This is getting long and complicated. Here’s what I want you to take from today:

You should know what a Half Step and a Whole Step is. You should know what a Major Third and a Minor Third is. And you should know that to build a Major Chord you need first a Major Third and then build a Minor Third on top of that. Finally, you really really need to know that the chord C – E – G is a C Major chord.

Forget everything else for now, it will all be covered later and in more detail. You might want to reread this article.

Next time we will write a “song” in C Major using only a C Major Chord. I expect we will discover that to make a better song we need to use at least two chords.

2 thoughts on “Music Theory – 0010

  1. I keep on coming back to this lesson. I have a question. Why is it that it seems as all these musical terms are built around the piano? I can count keys and determine major and minor thirds but why are the keys laid out as they are? Surely other instruments came before the piano? Why does all this terminology seem custom made for the piano?

    I know, I said ONE question …

    • If you were to go to college and major in music, no matter what instrument is declared as your main instrument, you will be required to learn “functional piano”. The theory is inextricably linked to a music keyboard.

      I cannot say exactly why a piano keyboard is laid out the way it is, but given it is the way it is the names for sharps and flats then make sense. Without this layout, there are 12 distinct tones before you reach an octave and the cycle of notes repeats. The chromatic scale has 12 notes, playing every black and white key.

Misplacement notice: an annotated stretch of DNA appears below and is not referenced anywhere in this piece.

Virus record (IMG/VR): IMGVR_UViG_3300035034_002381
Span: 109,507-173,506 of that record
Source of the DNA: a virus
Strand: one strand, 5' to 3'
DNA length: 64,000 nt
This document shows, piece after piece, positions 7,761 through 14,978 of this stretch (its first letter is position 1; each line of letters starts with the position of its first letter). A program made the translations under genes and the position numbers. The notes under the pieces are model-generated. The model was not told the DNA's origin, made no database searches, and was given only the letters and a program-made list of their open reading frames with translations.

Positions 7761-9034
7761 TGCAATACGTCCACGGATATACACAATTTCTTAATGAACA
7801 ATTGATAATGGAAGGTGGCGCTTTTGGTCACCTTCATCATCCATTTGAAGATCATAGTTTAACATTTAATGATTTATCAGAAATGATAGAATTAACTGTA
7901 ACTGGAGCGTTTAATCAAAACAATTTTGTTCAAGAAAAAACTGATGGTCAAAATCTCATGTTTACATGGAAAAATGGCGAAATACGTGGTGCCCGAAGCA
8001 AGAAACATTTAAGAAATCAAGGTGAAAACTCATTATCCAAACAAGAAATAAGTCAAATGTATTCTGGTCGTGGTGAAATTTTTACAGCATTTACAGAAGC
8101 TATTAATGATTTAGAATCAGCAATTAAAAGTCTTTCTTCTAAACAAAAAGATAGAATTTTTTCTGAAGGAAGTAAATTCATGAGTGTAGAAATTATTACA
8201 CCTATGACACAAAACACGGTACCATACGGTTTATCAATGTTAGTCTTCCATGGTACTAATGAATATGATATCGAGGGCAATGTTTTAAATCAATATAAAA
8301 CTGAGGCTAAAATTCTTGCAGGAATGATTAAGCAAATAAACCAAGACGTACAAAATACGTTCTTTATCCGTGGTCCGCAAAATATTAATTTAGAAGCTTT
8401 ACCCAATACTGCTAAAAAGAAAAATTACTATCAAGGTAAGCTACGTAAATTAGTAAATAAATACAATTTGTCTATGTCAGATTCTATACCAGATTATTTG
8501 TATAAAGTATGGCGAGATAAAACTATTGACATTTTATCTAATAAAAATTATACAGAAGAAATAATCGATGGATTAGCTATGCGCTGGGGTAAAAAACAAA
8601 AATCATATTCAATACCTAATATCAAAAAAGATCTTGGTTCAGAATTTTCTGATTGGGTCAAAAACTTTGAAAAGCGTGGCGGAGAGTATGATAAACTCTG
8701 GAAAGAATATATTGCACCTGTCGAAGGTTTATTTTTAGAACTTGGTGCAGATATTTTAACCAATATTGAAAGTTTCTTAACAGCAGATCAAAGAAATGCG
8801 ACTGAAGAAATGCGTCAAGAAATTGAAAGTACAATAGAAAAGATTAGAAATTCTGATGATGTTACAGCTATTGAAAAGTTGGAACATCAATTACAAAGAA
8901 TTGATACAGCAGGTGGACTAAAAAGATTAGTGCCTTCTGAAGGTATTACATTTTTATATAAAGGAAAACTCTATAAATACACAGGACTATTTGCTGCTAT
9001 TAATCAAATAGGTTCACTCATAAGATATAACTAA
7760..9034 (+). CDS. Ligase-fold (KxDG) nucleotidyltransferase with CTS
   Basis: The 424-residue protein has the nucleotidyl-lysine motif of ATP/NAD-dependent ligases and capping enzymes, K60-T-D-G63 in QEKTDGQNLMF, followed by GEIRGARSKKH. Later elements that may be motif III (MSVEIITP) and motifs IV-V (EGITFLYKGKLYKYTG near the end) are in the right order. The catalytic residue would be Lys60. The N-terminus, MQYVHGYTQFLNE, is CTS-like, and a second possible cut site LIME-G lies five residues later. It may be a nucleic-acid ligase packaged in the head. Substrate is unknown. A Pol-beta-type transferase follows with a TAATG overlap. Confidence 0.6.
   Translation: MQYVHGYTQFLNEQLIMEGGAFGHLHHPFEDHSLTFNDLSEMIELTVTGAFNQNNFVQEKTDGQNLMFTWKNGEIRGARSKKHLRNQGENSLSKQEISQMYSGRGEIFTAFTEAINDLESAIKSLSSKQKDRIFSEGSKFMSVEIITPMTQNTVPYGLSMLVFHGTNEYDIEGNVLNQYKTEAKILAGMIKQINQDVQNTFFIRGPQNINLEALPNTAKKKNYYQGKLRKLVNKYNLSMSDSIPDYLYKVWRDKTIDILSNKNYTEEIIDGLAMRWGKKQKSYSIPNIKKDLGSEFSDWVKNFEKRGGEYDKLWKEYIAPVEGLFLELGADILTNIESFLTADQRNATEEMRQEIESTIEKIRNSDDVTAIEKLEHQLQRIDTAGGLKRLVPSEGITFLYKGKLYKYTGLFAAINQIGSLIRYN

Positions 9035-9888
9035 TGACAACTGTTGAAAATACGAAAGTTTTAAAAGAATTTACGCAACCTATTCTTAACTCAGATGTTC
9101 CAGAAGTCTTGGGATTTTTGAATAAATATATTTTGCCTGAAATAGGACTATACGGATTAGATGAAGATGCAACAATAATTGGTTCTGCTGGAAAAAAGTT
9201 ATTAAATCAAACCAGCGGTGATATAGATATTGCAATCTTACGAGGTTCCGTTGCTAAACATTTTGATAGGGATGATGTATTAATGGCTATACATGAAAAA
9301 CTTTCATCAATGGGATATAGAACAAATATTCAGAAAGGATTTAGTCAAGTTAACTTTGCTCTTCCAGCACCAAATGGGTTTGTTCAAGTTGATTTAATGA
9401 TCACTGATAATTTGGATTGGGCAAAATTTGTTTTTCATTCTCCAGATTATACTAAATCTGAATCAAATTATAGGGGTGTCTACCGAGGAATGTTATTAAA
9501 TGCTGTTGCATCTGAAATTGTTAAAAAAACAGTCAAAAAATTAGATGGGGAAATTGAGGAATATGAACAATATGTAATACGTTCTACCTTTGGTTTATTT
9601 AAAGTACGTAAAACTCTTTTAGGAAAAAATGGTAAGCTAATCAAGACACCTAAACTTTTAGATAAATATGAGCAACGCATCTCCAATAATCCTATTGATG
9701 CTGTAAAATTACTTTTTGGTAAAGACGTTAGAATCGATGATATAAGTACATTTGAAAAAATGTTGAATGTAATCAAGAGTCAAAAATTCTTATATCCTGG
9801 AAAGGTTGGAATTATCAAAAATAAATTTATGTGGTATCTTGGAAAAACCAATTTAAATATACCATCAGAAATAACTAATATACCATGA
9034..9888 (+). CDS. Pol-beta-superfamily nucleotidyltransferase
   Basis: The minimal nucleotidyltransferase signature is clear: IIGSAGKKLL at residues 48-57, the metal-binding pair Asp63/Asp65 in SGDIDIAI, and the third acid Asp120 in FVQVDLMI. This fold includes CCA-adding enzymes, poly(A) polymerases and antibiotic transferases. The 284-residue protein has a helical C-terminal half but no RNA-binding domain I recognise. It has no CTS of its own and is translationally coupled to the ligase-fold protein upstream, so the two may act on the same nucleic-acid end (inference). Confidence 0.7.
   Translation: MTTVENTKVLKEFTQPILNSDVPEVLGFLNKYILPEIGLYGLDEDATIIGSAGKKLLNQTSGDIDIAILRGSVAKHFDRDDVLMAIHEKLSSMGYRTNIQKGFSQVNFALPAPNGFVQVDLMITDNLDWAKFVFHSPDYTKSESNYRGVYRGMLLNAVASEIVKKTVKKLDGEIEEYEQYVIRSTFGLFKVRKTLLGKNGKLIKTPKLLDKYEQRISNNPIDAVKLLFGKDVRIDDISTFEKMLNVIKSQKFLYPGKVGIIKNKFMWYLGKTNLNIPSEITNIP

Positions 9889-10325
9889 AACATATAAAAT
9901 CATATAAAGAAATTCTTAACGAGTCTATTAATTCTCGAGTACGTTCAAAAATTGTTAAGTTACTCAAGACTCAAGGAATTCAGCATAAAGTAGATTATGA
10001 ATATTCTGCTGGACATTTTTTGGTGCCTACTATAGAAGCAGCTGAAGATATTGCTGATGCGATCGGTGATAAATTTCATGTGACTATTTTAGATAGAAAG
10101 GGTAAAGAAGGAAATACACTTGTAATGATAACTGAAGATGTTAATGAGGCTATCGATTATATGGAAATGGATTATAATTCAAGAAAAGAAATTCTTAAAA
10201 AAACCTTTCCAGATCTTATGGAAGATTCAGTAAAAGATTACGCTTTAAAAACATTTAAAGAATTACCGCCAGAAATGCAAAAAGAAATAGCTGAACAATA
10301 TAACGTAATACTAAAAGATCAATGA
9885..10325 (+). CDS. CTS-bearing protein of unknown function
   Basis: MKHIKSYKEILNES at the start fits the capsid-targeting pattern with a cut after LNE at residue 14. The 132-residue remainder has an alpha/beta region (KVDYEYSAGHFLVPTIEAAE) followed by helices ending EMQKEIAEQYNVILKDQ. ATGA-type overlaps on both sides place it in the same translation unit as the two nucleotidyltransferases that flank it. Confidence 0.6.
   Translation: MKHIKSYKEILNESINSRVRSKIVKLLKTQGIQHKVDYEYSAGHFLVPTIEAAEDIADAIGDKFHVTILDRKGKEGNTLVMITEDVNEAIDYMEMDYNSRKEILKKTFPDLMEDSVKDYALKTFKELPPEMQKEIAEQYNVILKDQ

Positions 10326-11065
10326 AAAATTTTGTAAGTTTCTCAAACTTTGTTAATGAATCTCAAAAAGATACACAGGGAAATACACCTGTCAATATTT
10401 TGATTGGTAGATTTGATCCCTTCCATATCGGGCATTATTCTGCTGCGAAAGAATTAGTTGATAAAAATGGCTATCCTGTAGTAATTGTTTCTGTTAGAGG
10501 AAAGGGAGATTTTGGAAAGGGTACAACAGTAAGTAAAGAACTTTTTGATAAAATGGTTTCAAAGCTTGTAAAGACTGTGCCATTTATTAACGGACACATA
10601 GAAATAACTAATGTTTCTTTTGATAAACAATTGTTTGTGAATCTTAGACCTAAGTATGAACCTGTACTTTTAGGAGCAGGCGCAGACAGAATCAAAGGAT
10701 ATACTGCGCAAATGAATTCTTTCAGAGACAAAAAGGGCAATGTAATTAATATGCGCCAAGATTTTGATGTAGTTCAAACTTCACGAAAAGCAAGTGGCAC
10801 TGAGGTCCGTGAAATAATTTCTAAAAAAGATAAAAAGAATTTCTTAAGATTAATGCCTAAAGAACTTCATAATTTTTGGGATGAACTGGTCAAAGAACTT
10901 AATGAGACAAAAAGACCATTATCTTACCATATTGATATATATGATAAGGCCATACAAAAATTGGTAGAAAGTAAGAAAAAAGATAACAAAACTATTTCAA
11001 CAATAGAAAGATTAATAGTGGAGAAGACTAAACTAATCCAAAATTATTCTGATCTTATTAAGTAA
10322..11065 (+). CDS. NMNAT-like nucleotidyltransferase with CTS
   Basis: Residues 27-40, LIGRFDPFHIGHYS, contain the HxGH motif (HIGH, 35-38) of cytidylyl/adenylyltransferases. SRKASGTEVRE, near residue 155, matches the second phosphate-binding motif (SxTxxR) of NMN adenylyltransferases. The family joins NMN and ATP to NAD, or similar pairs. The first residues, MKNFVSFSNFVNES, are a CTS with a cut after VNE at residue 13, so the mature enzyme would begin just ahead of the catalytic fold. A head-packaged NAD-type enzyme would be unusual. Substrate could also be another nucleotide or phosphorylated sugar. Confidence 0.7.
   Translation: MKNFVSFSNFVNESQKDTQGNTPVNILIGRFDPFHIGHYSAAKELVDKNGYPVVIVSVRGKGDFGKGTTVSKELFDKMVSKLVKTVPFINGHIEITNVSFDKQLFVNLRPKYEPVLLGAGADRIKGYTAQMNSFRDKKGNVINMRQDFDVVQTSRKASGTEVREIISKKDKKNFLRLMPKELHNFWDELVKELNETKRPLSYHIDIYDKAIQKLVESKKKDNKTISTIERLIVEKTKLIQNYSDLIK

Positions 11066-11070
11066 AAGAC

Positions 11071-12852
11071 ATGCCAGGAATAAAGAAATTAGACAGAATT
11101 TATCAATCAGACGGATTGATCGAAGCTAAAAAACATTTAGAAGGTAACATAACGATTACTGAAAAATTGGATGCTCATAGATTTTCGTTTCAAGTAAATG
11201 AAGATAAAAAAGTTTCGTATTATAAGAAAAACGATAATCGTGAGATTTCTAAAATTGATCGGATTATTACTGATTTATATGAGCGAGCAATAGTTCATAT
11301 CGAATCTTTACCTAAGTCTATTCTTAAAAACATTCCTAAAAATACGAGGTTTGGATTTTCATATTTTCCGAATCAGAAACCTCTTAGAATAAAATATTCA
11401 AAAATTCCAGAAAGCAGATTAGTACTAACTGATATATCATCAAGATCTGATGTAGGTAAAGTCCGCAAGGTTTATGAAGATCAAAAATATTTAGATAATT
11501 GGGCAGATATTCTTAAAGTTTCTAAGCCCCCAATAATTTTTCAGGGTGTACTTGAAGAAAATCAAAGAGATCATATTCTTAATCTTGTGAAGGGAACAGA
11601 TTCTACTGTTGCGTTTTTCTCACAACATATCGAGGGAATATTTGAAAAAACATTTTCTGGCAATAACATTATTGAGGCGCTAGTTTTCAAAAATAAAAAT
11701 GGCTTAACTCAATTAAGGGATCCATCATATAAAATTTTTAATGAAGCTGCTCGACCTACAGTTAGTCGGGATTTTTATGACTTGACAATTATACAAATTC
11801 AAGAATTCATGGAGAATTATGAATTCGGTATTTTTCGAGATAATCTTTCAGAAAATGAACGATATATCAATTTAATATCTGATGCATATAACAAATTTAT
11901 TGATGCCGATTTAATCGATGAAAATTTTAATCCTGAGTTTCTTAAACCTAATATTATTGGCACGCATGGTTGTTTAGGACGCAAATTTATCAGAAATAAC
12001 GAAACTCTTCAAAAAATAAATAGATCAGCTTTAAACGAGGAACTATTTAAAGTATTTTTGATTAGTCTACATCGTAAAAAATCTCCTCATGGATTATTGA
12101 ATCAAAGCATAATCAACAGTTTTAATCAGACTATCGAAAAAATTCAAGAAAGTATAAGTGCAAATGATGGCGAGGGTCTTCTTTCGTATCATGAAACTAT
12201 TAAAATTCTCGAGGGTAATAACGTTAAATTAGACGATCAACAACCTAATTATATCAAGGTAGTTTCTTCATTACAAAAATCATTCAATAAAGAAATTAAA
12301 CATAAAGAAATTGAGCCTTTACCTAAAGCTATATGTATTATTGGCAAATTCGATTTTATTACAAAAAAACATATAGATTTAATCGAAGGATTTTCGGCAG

It was with JS Bach and the even tempered tuning that formalized the major and minor scale so that you can transpose a piece of music to another key and it would work. Before then you could not transpose because there were “sour” notes in the scale such that, say, the Bb note was “off” to our contemporary ear. This Bb expected to be weird when playing in a key where the sixth note of the scale was that Bb, but if you transposed it and that sour note were now the fourth note of the scale then it wouldn’t work. With the even tempered tuning a consistency was introduced that made a song sound the same even though it was being played in a different key. This is one of the great revolutions in western music and allows the sort of analysis that we have today. Before then, one musician could not simply say to another, I – IV – V in the key of A Major because it would not perfectly translate from the key of C Major as it will today.